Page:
February 15, 2022 by Jean
Last week, a local public radio call-in show, Maine Calling, aired a program about solitude. The host introduced the topic by saying that they wanted to focus on positive aspects of being alone in the lead-up to Valentine’s Day, a holiday on which people who are alone are often perceived as lonely, miserable, and pitiable. The discussion that followed led me to reflect on my own experiences of solitude.
I assume that most humans need some mix of social connection and solitude in their lives, but the balance point for the right mix of connection and solitude probably varies widely. I know people whose need for connection is strong enough that they feel socially isolated if they go even one day without human interaction. Some of these people also would need to have very busy schedules indeed before they began to crave some time alone. I am closer to the other end of the spectrum. I only need to connect socially with others once or twice a week to keep from feeling isolated, but daily periods of solitude are essential to my mental health. My high needs for solitude have informed my choice to live alone for most of my adult life.
But being alone is not the same thing as solitude. It is possible to be alone without experiencing solitude, and one of the panelists on the radio program noted the long monastic tradition of solitude in community with others. For me, solitude is not about closing myself off; it’s about opening myself up. Solitude creates space and stillness that allows me to open all my senses to the world around me, especially the natural world. Solitude is not goal-driven; it is about being rather than doing. I can experience solitude during a walk around my neighborhood on a summer morning, soaking in the sounds and smells of the natural world and the feel of soft summer air and sunshine on my skin. I experience solitude during my morning strolls through my garden, when I am aware of the smallest changes from the day before. I experienced solitude on a recent day when I sat in my favorite reading chair and let my mind drift as I noticed the particular soft blue of a February sky outside my study window, the way the branches of the eastern hemlock trees were being ruffled by the breeze, and the play of shadows on the tree trunks.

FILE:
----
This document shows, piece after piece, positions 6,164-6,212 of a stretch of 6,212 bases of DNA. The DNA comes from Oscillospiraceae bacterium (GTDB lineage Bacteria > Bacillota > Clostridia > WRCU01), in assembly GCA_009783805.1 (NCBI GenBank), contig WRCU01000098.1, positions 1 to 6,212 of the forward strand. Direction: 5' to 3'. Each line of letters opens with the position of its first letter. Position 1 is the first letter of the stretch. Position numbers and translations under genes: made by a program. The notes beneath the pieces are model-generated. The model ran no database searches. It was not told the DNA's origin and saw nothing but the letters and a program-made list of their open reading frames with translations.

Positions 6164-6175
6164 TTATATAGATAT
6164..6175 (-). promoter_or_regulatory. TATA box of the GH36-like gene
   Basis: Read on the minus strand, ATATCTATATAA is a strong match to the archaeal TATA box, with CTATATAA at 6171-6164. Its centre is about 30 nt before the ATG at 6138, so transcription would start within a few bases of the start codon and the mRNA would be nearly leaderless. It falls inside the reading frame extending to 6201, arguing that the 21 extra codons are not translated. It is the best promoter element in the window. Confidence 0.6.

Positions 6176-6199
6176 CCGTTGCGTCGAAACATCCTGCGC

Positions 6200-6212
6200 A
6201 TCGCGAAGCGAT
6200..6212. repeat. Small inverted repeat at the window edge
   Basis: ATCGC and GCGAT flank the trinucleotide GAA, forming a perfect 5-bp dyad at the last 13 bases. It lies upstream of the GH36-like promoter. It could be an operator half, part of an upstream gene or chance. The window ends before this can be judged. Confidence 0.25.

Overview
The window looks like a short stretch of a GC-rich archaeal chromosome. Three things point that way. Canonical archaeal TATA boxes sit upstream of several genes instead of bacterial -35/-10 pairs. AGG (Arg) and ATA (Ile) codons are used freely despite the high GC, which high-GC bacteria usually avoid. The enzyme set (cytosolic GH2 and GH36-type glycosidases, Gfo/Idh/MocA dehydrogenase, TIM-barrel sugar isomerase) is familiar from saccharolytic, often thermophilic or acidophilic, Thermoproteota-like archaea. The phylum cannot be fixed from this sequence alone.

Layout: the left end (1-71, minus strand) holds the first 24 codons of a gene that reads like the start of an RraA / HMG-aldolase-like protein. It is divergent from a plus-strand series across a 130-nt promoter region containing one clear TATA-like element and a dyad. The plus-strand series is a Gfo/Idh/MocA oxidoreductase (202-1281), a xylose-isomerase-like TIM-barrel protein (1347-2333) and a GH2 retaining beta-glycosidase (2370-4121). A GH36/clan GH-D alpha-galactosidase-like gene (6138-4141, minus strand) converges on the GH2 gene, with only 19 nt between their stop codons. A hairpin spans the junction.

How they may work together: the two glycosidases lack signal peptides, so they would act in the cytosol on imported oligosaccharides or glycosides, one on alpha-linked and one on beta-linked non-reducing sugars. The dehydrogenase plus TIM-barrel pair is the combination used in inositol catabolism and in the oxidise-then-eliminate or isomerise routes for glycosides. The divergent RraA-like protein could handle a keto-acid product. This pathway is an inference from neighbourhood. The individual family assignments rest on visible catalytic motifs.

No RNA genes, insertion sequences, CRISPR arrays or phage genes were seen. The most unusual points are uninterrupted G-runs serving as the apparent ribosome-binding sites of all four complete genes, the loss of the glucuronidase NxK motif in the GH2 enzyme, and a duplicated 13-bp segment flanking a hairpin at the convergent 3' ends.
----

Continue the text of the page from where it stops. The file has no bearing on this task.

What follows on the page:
Even for those who live alone, creating the space and stillness for solitude can be challenging. During my years working long hours as a busy professional, I carved out solitary time by walking rather than driving the mile to and from work each day. The morning walk, in particular, was a time for heightened sensory awareness – the colors of sunrise, the sounds of birdsong, the sight of new buds on trees in spring or of flowers blooming in gardens along my route. Now that I’m retired, creating that space for solitude is easier and more central to my daily routines.
Our electronic devices, with their constant notification chimes and push alerts and the expectation of 24/7 availability, make it more difficult to create space for solitude. For many years, I resisted the siren call of cell phones because I didn’t want to give up control of when I am available for social connection. In retirement, I have learned that phones can be silenced and computers can be turned off. Although I now have a cell phone, it is an emergency precaution that I seldom use. My landline phone has a feature called “quiet mode” that allows me to make it completely silent (although it will still pick up and allow callers to leave a message) when I don’t want to be disturbed. I am a morning person, and because mornings are a particularly good time for me to make space for solitude, I have arranged my daily routines so that mornings are largely device-free. My telephone voice mail lets morning callers know that they can leave a message and that I will call them back after noon, and I generally don’t boot up my computer and check for email messages until late morning.
Solitude is an important and positive feature of my life, and it provides a necessary precondition for me to be creative, to experience joy, and to connect socially with others.
There’s a New Age saying that you should be a “human being” instead of a “human doing”.
LOL, I never heard that before. Too cute (and maybe also too glib). I think I’d prefer a combination of “human being” and “human doing.”
Love this. Have you read this book – https://www.goodreads.com/book/show/8520610-quiet
Carol, Yes, I read Susan Cain’s book in the first year I was retired and enjoyed it very much. It led me to do more reading about personality and how we come to be who we are. I found Brian Little’s book, Me, Myself and Us, particularly illuminating.
So well said. I feel like you were describing how I feel and what I allow myself to do. Thank you for sharing!
You are very welcome, Anne.
I do look forward to your Posts. I feel very connected as you often reflect my own values and peace in living alone. Solitude is high on my list of values.
Thank you, Jean, for your Reflections.
Jane Vachon, Sent from my iPhone
Thank you for your kind words, Jane.
Loved reading the way you savor sounds, smells and notice detailed changes in your garden.
Judy, I’m looking forward to the garden season and the experience of strolling around each morning and losing myself in the details.
I want to be like you when I grow up. I love how content you always seem to be with your life.
Jean, I am grateful for whatever combination of nature, nurture and life experience graced me with the capacity for joy and contentment.
A portion of solitude for mental health? Yes, please.
You have gone a little quiet on us. Hope that means you are both happy and busy with life.
I think being an introvert colors this for me. I crave solitude which is not easy when living with someone. So when he shops it is my time. And my walks help too.